GameSpot's Guide to 3D Gaming

We take a look at how 3D gaming works and which platforms support it.

by

With the release of James Cameron's Oscar-winning Avatar in 2009, 3D got a major shot in the arm. Though 3D technology has been used in cinemas since the 1950s, it has largely been relegated to B-movie horror flicks or, more recently, special screenings at the IMAX. Even gaming has previously flirted with 3D, with Sega's shutter glasses-powered SegaScope system on the 8-bit Master System and Nintendo's red-screened Virtual Boy.

Avatar kick-started the 3D revolution and netted over $2 billion at the box office.

Now, post-Avatar, a strings of films, including Alice in Wonderland, Toy Story 3, and How to Train Your Dragon have all been released in 3D, with many more due to roll out of Hollywood later this year. Video games are also embracing 3D in a big way; Sony's PlayStation 3 now has the ability to play 3D games, with titles such as Wipeout HD, Killzone 3, and Little Big Planet 2 all featuring support for 3D. Nintendo unveiled its 3DS to a stunned Electronic Entertainment Expo audience this year, promising to give gamers glasses-free 3D on the go. And, of course, there is the humble PC, which is able to play most games in 3D with Nvidia's 3D Vision kit.

So, just how can you get yourself set up for 3D in the home? This guide will tell you everything you need to know about 3D; how it works, what equipment you need, what games are available, and how well it works.

The Science

There are three main types of 3D technology currently in use across TV, cinema, and gaming: polarised, LCD shutter, and parallax barrier. To understand how each technology works, first, we have to look at how exactly our brains generate a 3D image. Our ability to see in three dimensions is based on the fact that we have two eyes, placed next to each other, which is known as binocular vision. This allows us to not only see the length, width, and height of an object, but it also lets us perceive the depth and distance of it.

Polarised glasses are a common sight at cinemas.

Because each of our eyes is in a slightly different position, each eye has a different perspective on whatever it perceives. If you close one eye at a time, you can look at the individual images that your eyes see and notice how objects appear differently in both. This difference is known as vertical shift. The closer an object is, the bigger the vertical shift. What our brain does is analyse the two images, and via a process known as stereopsis, combines them to form a single picture. The difference in shift between the images allows us to judge the depth and distance of an object.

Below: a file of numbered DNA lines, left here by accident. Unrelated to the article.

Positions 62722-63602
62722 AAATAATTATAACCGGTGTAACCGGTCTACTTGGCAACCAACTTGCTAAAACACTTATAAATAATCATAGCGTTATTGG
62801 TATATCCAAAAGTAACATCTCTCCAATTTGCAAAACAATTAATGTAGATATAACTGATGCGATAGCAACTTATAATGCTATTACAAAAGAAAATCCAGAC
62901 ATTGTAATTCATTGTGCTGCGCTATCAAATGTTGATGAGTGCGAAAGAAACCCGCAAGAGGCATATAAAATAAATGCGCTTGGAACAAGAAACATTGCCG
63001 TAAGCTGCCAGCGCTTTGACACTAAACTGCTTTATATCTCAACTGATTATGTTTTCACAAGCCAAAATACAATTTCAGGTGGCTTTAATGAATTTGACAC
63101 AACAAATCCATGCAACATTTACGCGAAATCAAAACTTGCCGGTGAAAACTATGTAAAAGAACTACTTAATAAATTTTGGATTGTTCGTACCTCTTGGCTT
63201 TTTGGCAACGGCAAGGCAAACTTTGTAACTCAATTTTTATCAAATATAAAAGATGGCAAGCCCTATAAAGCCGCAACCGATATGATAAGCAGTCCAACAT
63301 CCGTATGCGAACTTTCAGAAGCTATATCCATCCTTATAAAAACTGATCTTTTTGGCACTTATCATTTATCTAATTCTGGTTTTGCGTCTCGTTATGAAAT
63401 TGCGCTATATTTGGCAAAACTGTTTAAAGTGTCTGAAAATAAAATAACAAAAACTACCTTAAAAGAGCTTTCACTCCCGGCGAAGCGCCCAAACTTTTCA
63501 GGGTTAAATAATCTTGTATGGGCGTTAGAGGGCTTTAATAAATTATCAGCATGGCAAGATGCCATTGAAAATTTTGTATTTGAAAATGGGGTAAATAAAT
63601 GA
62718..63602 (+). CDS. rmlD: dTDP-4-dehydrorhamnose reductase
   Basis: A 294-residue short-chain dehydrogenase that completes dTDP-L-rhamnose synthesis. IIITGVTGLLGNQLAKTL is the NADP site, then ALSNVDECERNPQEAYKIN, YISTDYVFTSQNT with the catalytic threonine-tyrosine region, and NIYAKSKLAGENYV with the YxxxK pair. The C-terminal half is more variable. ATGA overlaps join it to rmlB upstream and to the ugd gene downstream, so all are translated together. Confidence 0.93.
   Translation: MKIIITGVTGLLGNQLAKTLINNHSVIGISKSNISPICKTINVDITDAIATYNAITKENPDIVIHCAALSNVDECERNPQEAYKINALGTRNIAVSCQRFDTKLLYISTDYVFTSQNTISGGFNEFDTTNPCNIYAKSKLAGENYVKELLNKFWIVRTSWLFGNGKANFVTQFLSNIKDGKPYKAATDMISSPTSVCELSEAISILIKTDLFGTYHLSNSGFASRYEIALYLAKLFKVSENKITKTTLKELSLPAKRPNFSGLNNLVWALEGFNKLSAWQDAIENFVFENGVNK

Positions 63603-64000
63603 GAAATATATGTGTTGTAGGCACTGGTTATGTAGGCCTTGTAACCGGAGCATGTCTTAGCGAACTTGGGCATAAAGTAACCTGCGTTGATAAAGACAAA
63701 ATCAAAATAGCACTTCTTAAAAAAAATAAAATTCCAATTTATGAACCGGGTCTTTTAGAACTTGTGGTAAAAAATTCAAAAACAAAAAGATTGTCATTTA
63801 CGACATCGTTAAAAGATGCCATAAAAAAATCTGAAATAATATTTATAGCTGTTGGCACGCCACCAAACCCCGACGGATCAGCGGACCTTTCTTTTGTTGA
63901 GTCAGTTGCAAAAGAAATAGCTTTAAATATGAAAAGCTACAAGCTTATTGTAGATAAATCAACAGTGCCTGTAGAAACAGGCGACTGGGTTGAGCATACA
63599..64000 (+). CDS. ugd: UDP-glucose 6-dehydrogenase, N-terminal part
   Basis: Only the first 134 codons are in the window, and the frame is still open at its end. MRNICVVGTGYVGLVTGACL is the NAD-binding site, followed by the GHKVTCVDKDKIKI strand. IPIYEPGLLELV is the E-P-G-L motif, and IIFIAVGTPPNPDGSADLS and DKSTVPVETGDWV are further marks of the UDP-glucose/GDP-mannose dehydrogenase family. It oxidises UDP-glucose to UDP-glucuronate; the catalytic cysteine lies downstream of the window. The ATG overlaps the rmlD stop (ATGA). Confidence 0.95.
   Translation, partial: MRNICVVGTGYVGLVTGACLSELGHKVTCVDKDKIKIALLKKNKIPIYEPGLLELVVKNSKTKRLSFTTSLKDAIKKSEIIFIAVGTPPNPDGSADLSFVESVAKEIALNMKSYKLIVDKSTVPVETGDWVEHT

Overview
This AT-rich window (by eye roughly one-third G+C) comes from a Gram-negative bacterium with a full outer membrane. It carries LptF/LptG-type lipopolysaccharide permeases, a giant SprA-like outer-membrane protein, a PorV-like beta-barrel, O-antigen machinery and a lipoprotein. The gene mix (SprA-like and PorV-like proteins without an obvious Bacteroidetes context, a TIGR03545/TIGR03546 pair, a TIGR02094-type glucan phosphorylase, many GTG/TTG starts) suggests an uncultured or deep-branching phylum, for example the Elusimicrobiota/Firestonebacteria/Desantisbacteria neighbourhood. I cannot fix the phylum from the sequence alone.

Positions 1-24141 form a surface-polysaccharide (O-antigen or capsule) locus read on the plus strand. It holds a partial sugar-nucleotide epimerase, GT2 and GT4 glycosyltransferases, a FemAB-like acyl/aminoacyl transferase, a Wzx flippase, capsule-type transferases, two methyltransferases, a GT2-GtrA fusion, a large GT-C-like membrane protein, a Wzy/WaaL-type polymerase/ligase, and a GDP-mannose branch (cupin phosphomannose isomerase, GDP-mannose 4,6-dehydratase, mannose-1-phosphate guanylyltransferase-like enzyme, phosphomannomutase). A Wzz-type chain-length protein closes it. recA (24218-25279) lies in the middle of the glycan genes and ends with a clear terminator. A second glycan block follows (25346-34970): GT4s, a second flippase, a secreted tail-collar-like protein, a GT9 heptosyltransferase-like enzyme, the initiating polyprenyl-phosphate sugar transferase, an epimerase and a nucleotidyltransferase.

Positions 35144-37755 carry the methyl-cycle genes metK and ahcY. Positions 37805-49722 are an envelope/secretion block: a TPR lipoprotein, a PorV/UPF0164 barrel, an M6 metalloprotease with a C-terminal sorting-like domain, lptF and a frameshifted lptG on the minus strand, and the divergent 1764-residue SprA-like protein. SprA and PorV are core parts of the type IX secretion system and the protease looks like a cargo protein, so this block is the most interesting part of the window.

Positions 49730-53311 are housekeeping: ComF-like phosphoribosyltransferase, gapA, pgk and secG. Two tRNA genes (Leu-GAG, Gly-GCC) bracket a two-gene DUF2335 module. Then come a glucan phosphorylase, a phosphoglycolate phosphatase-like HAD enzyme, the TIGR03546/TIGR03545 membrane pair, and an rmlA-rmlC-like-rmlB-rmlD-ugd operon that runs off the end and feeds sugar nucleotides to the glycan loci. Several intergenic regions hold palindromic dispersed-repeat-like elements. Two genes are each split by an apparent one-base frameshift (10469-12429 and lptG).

The various 3D technologies fool the brain into giving an object depth by sending two slightly different images to each eye, replicating the vertical shift that happens in the real world. Films and TV shows use cameras with two lenses to capture those images, while 3D animated films and games can simply move the virtual camera perspective to render them. What differs between each of the different 3D technologies is how the two images are sent to your eyes.

The Tech

The most common form of 3D is polarization. It’s often used in cinemas or at events where many people are watching at once. It works by filtering light into one of two circular polarization states, known as left-handed and right-handed. The light can then pass through a polarizing filter with the same state, but it will be blocked by one with an opposing state. This means that by wearing glasses with a corresponding filter on each lens, a different video signal can be sent to each eye from a pair of projectors. Polarization is ideal for cinemas, as the glasses are cheap and easy to produce, but there is some loss of light through the filters and lenses resulting in a dimmer picture.

An early version of LCD shutter glasses used in Sega’s SegaScope 3D system.

While polarization is taking on 3D duties on the silver screen, home users are most likely to be viewing their 3D media with LCD shutter glasses. They work by taking advantage of the high refresh rates (120Hz or above) that current display technologies are capable of, such as plasma and LCD. This high frame rate allows the TV to send out two separate high-definition pictures at 60Hz each, alternating between each frame sequentially. The glasses are linked up to the TV wirelessly, and in synchronization with the refresh rate of the screen, they open and close their lenses in rapid succession. This means each eye only sees the frame it’s supposed to, creating a 3D image. The technology has many advantages, including reduced ghosting, zero reduction of the colour spectrum, and improved viewing angles. Shutter glasses have actually been used in gaming for some time, with Sega's SegaScope 3D system making its debut on the 8-bit Master System back in the '80s.